Ethiopian soldiers supporting Somalia's Western-backed interim government have quit their main bases in the capital Mogadishu, prompting celebrations among many residents, according to witnesses.
Hundreds of people gathered at dawn at one military facility in the north of the capital that had been abandoned overnight.
Ethiopian commanders could not immediately be reached for comment, but an Islamic opposition spokesman says he had been told on Tuesday that all Ethiopian soldiers would leave the city in the next day.
Islamic rebels have been battling the government and Ethiopian forces for the past two years since Addis Ababa sent soldiers to drive a sharia courts group from Mogadishu.
More than 16,000 civilians have been killed in the fighting, and a million more have been forced from their homes.
Pirates release carrier
Meanwhile, Somali pirates have freed a Korean-owned bulk carrier they hijacked three months ago.
The Panama-flagged, Japanese-operated African Sanderling was seized in October with its 21 Filipino crew members, all of whom are in good health. It was not clear if any ransom had been paid.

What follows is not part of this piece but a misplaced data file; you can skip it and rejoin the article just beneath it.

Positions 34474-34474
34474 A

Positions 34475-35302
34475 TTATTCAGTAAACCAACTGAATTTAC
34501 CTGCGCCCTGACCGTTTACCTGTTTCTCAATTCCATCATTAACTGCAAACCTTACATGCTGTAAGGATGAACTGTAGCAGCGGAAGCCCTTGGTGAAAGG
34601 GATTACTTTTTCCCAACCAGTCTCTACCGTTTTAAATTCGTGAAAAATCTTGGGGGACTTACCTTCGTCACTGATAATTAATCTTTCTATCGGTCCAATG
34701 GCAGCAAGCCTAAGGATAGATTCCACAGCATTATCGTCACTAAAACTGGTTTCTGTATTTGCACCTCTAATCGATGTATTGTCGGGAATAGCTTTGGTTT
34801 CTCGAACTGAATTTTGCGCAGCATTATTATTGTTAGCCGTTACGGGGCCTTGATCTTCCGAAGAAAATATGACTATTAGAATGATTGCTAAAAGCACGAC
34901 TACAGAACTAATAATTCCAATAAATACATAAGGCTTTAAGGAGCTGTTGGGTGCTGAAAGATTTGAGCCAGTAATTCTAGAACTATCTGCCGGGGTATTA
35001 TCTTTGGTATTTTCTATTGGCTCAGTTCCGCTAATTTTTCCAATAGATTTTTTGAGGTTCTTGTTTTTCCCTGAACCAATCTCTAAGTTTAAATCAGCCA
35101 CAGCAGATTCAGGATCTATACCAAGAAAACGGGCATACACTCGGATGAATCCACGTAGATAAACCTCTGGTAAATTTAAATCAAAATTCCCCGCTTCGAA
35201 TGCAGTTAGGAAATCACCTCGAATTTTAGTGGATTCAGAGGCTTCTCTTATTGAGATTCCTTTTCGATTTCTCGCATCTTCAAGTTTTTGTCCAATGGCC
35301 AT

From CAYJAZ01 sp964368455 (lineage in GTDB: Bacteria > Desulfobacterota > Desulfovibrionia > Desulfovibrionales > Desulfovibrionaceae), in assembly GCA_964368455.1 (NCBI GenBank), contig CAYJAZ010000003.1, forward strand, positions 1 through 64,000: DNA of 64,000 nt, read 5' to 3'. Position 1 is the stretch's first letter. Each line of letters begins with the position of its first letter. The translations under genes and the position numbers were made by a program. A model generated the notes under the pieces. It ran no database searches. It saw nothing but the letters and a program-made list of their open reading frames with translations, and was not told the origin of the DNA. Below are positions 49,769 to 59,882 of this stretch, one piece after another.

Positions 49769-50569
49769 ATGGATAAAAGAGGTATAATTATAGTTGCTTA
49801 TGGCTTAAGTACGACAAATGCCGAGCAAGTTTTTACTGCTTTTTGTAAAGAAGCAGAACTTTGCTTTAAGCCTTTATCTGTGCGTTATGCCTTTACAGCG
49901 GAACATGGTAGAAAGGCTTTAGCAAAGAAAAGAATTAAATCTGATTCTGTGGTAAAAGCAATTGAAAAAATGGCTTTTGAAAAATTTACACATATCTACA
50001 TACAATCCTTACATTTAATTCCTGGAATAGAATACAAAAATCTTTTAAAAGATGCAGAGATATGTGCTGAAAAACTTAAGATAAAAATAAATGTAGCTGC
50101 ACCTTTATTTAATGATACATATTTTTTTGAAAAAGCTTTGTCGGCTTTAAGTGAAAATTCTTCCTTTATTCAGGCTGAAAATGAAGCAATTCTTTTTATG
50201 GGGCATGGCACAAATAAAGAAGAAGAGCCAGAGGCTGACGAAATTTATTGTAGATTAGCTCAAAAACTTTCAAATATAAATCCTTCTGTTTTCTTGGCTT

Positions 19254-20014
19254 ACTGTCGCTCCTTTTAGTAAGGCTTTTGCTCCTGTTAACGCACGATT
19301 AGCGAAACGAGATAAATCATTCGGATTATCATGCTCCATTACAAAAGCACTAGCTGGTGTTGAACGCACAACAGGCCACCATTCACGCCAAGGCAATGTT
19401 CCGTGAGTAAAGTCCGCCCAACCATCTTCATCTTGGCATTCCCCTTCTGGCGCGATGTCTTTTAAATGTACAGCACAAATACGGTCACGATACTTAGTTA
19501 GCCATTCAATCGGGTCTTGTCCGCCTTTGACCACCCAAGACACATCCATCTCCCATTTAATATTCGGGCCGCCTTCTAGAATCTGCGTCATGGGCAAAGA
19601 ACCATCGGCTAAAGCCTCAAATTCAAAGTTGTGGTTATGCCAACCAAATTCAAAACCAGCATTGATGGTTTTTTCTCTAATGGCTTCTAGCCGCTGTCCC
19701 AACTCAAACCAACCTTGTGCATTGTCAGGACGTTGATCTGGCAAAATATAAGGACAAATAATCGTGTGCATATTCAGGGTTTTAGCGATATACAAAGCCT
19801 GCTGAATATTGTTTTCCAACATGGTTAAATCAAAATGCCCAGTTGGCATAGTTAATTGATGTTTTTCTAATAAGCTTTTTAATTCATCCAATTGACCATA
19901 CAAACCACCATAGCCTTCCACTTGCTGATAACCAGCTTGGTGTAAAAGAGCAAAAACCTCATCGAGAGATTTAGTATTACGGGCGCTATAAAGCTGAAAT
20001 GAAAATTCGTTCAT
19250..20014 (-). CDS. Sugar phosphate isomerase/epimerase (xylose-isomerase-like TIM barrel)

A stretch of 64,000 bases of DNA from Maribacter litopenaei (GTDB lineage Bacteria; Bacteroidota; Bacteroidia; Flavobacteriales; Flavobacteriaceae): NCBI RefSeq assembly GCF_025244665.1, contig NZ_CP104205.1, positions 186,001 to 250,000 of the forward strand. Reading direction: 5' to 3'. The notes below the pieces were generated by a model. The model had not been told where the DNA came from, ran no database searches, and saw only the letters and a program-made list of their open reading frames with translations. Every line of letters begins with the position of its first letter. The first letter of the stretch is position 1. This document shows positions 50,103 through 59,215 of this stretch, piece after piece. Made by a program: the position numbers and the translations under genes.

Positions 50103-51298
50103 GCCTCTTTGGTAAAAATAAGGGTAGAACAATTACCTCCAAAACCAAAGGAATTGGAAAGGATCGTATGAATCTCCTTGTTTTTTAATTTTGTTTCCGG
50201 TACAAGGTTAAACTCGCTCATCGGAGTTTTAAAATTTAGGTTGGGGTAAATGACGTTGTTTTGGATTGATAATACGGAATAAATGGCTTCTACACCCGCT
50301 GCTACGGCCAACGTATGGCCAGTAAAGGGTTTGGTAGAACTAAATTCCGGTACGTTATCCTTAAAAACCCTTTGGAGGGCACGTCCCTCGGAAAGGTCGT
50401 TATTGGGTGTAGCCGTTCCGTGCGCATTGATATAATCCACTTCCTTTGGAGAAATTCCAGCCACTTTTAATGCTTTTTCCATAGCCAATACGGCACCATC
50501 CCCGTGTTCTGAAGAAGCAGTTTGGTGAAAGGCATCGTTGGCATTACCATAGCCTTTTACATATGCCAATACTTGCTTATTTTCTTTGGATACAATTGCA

There has been a sharp rise in piracy off Somalia and in the busy Gulf of Aden. Last year, gunmen from Somalia hijacked dozens of ships and made millions of dollars in ransom payments.
The attacks have raised insurance costs, prompted some owners to sent their ships around South Africa instead of via the Suez Canal and triggered an unprecedented deployment by foreign navies.
On Friday, pirates released a Saudi Arabian supertanker, Sirius Star, after a $US3 million ransom was parachuted on to its deck. The vessel was carrying crude oil worth $US100 million.
The gunmen are still holding a Ukrainian ship loaded with 33 T-72 tanks, which was hijacked in September. They say they hope it will be freed soon and that they had cut their ransom demand from $US20 million to $US5 million.